An interrogative sentence asks a question, and ends with a question mark, rather than a period. Examples of interrogative sentences include sentences that are affirmative, and those which are negative. Interrogative sentences are common because the question and answer form of dialogue is a necessary part of everyday speech and conversation
How to Identify an Interrogative Sentence
An interrogative sentence is very simple to identify. This type of sentence always asks a question or requests information, plus, the verb in the verb phrase appears before the subject. This is directly opposite to the structure in a declarative sentence, exclamatory or imperative sentence. In these, the subject appears before the verb.
Are you going to class today?
An interrogative sentence re-orders a declarative sentence.
You are going to class today.
Are is the verb. You is the subject.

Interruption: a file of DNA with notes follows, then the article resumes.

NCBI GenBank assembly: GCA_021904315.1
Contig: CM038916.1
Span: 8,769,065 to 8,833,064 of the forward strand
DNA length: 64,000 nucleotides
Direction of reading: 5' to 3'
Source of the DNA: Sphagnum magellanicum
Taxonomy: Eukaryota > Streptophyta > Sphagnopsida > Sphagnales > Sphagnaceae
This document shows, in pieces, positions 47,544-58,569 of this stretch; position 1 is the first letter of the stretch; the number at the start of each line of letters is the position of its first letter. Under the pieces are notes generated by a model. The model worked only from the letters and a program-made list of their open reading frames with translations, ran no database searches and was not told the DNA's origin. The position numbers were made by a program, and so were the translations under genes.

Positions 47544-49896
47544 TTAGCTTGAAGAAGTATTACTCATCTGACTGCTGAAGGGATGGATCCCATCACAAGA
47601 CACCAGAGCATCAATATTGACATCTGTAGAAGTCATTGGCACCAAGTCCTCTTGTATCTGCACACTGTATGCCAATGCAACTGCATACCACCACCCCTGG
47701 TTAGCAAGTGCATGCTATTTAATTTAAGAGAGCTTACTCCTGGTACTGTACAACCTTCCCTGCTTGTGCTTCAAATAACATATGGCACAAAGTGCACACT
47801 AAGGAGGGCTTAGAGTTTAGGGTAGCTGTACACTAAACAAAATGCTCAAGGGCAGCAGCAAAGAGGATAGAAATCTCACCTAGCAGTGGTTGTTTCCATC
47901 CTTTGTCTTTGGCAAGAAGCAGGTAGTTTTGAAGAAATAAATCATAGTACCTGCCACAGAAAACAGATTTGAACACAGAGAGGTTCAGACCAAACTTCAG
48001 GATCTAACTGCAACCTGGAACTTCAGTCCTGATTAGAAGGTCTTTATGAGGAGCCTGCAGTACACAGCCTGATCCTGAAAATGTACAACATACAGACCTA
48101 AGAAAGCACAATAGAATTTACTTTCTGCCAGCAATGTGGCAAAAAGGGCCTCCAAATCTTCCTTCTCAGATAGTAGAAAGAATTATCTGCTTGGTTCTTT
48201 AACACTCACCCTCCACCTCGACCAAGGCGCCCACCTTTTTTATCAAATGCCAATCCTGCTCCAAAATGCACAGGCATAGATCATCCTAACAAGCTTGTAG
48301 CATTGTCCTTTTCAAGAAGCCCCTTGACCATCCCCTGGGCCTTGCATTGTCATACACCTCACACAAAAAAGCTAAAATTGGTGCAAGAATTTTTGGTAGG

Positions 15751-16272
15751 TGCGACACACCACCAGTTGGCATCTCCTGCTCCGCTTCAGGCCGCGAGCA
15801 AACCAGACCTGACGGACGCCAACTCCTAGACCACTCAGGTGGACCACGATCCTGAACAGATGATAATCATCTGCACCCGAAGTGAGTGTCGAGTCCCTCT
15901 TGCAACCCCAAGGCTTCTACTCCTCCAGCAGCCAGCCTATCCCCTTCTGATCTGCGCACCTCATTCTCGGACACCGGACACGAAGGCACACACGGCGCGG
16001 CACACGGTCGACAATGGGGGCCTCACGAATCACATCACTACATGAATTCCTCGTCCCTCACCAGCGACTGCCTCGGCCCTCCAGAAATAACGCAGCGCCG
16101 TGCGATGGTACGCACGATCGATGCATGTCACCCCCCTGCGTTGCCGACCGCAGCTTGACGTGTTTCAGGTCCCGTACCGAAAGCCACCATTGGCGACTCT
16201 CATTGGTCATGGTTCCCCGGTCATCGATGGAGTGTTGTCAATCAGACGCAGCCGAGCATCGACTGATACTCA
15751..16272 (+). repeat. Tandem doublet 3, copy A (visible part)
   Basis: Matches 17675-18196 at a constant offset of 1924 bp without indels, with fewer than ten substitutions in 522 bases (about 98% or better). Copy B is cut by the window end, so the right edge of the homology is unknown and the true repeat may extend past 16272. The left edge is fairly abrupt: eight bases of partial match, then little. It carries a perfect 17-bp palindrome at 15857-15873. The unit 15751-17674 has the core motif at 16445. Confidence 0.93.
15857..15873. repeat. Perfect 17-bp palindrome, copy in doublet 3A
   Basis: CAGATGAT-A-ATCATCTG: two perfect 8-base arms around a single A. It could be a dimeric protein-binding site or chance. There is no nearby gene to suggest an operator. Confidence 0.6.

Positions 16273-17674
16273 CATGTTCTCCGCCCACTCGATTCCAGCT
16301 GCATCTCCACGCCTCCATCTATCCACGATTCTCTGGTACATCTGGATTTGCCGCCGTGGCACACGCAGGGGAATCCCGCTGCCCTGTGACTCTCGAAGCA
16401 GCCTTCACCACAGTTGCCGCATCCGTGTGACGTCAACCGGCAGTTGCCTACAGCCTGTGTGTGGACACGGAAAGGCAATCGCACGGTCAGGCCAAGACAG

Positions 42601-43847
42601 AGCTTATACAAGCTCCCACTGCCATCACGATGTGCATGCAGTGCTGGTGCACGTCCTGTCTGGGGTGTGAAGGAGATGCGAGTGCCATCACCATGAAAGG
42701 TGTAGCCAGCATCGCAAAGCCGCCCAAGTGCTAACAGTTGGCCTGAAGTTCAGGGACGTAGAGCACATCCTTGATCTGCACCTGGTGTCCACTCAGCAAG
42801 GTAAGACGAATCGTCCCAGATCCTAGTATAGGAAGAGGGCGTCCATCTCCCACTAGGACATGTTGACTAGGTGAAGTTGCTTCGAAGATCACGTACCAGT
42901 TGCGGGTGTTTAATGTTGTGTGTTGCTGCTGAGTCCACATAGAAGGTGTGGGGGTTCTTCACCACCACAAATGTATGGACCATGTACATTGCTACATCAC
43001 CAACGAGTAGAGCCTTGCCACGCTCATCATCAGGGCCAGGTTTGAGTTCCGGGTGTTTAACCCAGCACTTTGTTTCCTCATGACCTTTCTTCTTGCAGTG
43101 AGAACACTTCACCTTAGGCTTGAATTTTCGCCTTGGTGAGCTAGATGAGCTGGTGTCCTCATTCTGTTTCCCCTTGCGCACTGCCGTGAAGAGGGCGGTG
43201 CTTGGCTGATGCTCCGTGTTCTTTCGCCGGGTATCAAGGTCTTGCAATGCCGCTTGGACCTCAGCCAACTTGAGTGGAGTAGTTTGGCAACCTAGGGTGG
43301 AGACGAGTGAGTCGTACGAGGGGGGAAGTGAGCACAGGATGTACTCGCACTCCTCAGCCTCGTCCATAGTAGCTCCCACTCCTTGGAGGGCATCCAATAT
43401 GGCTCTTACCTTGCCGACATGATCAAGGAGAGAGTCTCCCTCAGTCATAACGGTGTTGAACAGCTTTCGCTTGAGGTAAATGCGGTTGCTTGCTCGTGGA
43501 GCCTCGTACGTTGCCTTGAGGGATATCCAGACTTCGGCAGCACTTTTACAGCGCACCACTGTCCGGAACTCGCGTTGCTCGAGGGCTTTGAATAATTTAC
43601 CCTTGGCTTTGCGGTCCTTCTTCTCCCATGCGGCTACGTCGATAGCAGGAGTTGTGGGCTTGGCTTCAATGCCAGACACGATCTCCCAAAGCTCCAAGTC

Affirmative and Negative Interrogative Sentences
Do you want to eat these carrots?
Don’t you want to eat these carrots?
Yes/No Interrogative Sentence
These sentences are formed as questions which require a yes or no answer.
Do you like Chinese food?
Alternative Interrogative Sentence
These are sentences formed to give you an answer from 2 or more options.
Do you want to play Scrabble or Uno?
Wh Interrogative Sentence
Wh-interrogatives sentences begin with a wh-word and call for an open-ended answer. Wh- words mean the words: who, which, what, etc. A yes or no answer isn’t appropriate for these questions, nor does the question provide alternative answers. The answer can be a simple response or complex explanation. These are called interrogative pronouns.
What is your nationality?
Where is the library?
Which is your house?
Tag Interrogative Sentence
This is when question is attached to a declarative statement, thereby making the sentence an interrogative one.
You know how to cook these, don’t you?
Declarative Sentence Structure
Interrogative sentences can also be in terms of structure a declarative sentence, except that it has a question mark at the end. You intone the end of the sentence by lifting it a bit to indicate that this is a question
You’re leaving so soon?
As you can see, you use an interrogative sentence to obtain information. The question mark at the end of the sentence indicates an interrogative sentence.